Jakob James driven by family legacy, underdog status

Jeremy Birminghamabout 2 years
Aritcle written by:Jeremy BirminghamJeremy Birmingham



Ohio State football recruiting can be a wild ride full of twists and turns as recruits from all over the country maneuver their way to signing day. Lettermen Row is here to help navigate the tumultuous roads by getting to the heart of the matter with the young football players themselves. Birminology shows who the young men being recruited by Ohio State truly are — by talking to them. Today’s guest is Jakob James, one of the six offensive linemen committed to Ohio State in the Class of 2020.

At the conclusion of his sophomore year in high school, Cincinnati Elder standout Jakob James strolled into an Ohio State one-day camp weighing about 240 pounds and looking much more like a tight end than a Power Five-type of lineman.

His talent was never in question, though. How could it be? James comes from a family of college football players, almost two dozen of them. He is a coaches son who’s learned the ins and outs of the game from an early age. Still, Urban Meyer and offensive line coach Greg Studrawa wanted to make sure that the cerebral talent from the Queen City had a different kind of ability: Putting on weight and proving he was able to be a college offensive lineman.

Five months later, the 6-foot-4 James had bulked up to almost 275 pounds. But Meyer, who had given him a scholarship offer contingent on that weight gain, was riding off into he sunset and handing over the reins of the program to Ryan Day. It didn’t take long for Day to follow up on Meyer’s original wish, confirming an opportunity for James to play at Ohio State.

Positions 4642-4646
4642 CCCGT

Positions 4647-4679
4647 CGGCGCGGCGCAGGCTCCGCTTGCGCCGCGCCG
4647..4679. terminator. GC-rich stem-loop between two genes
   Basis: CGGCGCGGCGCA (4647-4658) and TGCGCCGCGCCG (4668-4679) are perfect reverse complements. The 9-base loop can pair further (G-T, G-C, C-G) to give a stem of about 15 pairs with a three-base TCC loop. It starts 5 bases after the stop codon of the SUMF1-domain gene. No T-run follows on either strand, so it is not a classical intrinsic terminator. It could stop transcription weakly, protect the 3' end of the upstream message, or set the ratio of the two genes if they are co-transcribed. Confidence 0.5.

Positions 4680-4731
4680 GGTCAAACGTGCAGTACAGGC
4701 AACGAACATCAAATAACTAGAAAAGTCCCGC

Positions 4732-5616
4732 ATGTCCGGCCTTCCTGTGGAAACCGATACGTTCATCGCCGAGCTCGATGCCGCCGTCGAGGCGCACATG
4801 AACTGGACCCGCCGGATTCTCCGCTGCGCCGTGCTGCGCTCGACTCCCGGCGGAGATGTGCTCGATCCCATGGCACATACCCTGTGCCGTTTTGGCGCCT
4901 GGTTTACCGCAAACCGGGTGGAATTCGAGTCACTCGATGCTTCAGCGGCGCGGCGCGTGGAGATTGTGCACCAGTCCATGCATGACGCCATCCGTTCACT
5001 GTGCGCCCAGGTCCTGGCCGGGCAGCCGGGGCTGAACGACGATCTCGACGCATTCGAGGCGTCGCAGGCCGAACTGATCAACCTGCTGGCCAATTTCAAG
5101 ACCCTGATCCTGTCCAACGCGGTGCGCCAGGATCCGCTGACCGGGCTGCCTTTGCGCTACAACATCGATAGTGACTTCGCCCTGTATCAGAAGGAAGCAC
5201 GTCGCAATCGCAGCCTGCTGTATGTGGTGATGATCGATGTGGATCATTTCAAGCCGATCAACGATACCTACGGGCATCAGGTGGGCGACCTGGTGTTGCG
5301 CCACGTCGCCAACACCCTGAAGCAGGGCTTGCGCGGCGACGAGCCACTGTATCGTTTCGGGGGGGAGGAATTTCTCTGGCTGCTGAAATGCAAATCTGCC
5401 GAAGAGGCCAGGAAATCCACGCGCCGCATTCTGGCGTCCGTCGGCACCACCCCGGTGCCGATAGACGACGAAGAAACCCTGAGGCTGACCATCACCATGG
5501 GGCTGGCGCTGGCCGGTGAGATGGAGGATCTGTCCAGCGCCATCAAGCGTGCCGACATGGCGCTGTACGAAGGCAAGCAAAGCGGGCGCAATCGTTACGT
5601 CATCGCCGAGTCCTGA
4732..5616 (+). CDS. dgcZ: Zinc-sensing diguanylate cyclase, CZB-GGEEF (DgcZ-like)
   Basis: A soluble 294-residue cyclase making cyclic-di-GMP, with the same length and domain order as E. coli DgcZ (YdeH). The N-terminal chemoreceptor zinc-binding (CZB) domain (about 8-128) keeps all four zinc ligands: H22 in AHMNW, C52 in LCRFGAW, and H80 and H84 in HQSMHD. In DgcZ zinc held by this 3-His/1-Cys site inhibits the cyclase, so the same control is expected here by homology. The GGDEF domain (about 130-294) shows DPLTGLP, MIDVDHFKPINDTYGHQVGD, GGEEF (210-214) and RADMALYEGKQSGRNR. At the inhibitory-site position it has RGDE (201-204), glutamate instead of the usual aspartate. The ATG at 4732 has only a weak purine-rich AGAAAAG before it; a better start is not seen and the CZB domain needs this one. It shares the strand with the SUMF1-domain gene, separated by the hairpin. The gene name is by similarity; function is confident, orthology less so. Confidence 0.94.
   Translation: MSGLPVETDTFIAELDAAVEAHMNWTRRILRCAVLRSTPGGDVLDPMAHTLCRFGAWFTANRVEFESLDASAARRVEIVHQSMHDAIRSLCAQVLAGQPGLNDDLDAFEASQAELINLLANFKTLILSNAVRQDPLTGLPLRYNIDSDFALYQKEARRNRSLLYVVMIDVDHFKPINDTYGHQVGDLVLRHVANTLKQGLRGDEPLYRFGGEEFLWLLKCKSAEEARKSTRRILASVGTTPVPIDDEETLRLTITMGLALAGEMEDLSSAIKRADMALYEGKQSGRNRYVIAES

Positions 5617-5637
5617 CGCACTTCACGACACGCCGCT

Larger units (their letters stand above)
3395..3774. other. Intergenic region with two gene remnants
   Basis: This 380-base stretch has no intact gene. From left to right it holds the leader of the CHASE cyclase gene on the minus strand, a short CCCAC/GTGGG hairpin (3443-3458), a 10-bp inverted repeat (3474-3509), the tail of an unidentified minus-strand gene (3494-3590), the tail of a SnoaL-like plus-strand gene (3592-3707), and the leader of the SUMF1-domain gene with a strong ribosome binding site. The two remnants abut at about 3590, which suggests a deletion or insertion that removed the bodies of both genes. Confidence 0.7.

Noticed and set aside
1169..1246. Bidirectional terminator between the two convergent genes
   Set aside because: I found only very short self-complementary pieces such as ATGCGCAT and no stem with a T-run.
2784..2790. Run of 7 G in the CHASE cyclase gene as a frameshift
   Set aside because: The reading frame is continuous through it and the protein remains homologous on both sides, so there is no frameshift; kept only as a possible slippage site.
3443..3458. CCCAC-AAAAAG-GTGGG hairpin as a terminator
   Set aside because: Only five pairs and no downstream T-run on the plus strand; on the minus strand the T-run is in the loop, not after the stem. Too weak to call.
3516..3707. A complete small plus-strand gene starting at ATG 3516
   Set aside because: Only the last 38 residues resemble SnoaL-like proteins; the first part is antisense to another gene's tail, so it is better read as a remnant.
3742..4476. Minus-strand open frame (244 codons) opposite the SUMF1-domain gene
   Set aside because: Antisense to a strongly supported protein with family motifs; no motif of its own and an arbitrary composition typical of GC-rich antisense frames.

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Jakob James is eager to show he’s better than his 3-star ranking. (Jakob James/Courtesy)

It took even less time for Ohio’s 16th-ranked prospect to accept.

James committed to the Buckeyes in January and set himself up to follow in the footsteps of a pair of family members who have previously suited up for the program. His uncle Dan was a member of the Buckeyes 1959 national championship team and went on to play seven seasons for the Pittsburgh Steelers. His cousin Tim also played for Ohio State, suiting up for the Buckeyes in the mid-1980s under Earle Bruce.

“It’s an honor and a privilege that I have grown up learning about,” James said. “Having family that have both worn the scarlet and gray and are fans.”

Now it’s Jakob’s turn to prove once again that he belongs. His national ranking and 3-star status, a byproduct of national analysts never seeing him play at full-strength and current weight, drives him to put his best effort into what is a pivotal senior season for the Panthers star.

What else motivates Jakob James? What did Ryan Day do in his first visit to Elder High School that opened his eyes? Who is he recruiting now that he’s locked in with Ohio State? Has he fully recovered from an offseason shoulder issue that required surgery?

Get the answers to those questions and more this week’s edition of Birminology on Lettermen Row.